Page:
The diagram shows the piston towards the end of its travel back to its 'relaxed' state, and the red arrow indicates the flow of extra fluid from the yellow reservoir fluid and into the brake lines (green fluid).


4 - Dealing with Pressure Build-up

When the brake is not being applied, and the system is in a relaxed state, it is important that fluid is able to 'flow' to and from the reservoir as required. This is can happen when:-

* A slight warps in the disc rotors or general chattering of the brakes over bumpy surfaces pushes the pistons in slightly.
* An increases in temperature causes the fluid to expand.
* The bike cools down in the garage overnight and the fluid contracts. The relief port allows fluid to flow into the brake lines rather than suck the calliper pistons back.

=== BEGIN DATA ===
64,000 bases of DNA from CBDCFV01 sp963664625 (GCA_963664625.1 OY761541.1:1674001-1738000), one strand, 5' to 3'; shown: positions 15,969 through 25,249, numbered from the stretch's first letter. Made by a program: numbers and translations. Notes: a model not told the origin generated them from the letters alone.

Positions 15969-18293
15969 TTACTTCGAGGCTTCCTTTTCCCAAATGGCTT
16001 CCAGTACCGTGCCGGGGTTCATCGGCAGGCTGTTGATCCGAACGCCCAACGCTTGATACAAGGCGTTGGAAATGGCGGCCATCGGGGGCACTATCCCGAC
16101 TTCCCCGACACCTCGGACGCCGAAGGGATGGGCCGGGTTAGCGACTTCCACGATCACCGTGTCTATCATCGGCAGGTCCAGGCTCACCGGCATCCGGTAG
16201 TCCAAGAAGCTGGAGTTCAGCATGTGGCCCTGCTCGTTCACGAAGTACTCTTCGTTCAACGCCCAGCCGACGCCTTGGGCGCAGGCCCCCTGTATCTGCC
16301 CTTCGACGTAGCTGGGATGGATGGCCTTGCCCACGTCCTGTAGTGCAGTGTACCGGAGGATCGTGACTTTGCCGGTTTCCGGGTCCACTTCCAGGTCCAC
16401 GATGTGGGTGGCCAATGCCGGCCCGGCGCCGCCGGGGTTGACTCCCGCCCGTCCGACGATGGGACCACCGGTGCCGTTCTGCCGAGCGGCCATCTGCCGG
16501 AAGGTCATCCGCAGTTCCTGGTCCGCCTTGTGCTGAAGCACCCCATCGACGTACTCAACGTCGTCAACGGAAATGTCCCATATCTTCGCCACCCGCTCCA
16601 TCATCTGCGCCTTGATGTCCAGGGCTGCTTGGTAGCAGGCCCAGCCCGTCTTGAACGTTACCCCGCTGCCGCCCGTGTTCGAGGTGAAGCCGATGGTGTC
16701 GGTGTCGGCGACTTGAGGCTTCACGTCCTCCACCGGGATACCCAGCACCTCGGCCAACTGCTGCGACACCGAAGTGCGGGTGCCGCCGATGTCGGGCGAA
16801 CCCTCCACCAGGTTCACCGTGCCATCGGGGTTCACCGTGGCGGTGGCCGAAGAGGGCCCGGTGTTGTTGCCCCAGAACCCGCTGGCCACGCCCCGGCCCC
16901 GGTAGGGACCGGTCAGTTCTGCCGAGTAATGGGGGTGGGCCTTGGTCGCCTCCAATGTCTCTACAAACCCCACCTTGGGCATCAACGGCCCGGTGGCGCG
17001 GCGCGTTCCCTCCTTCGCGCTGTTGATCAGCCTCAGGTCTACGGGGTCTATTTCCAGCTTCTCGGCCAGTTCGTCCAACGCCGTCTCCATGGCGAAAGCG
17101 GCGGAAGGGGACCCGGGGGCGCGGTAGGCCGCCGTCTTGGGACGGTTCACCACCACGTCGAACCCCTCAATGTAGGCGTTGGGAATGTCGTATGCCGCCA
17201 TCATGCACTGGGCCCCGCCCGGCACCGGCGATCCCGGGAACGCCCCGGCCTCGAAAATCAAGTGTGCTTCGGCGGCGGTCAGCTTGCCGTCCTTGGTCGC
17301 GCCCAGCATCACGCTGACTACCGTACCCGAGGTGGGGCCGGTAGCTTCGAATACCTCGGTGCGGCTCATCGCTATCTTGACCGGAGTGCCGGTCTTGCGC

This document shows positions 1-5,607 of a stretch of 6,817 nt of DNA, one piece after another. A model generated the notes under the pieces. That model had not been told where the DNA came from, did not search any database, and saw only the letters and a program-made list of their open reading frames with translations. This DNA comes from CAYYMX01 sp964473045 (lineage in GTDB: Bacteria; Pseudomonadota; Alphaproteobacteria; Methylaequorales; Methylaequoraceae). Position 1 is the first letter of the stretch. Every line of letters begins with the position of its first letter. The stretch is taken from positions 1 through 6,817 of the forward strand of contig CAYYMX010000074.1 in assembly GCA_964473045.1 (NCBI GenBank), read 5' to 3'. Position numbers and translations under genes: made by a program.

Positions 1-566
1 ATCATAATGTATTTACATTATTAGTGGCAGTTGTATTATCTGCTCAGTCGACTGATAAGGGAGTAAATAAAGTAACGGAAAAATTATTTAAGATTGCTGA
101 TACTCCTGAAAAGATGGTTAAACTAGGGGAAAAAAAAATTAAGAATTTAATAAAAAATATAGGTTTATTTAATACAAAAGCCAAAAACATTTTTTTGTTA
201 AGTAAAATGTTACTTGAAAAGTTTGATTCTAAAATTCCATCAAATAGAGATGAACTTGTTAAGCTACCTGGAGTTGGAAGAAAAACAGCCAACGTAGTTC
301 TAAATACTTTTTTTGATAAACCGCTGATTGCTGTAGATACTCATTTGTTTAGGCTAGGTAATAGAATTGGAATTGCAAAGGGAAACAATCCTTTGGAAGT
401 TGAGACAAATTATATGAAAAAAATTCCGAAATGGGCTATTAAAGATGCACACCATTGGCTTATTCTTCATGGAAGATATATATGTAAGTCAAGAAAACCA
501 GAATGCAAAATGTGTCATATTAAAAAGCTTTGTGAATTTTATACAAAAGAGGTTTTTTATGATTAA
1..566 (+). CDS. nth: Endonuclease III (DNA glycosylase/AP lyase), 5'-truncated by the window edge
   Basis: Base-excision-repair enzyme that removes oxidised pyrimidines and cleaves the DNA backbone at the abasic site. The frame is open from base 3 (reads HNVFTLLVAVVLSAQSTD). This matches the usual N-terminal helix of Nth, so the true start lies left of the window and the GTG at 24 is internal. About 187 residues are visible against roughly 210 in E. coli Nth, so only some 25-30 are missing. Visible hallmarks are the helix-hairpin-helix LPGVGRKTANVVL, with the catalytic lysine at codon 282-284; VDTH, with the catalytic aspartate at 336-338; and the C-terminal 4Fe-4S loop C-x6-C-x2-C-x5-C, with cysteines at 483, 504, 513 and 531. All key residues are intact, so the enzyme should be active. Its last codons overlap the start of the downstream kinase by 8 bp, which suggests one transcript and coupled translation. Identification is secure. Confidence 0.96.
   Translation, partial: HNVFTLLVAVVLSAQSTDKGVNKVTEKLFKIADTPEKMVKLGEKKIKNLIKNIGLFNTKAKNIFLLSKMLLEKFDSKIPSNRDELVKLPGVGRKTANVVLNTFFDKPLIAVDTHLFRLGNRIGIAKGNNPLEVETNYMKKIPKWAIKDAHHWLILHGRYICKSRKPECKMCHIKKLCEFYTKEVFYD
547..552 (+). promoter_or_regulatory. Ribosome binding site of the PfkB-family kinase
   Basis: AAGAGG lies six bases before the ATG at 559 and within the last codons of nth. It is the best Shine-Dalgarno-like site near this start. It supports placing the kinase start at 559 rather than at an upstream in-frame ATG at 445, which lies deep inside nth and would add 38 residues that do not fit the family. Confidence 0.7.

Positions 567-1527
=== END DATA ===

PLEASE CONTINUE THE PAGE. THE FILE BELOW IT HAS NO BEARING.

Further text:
* The brake pads are replaced and the calliper pistons are pushed in. The displaced fluid returns to the reservoir through the tiny relief port. No damage can result in pushing in the calliper pistons in this way if the system has been flushed with new fluid and the exposed calliper pistons are clean. Otherwise it is better to expel the old fluid from the calliper bores via the bleed valve.

The picture shows the pressure in the brake line being allowed to pass through the tiny compensating port into the reservoir, once the brake lever has been released. To prevent the 'fountain' shown in the diagram, a small chromed disc clips slightly above the port at the bottom of the reservoir.


5 - Blocked Pressure Relief Port

If the piston is prevented from returning to its proper 'relaxed' state, then the Primary Seal will not expose the tiny compensating port. This could be caused by corrosion behind the piston, as shown. This part of the piston is open to the elements unless treated with silicone grease and covered with a rubber boot.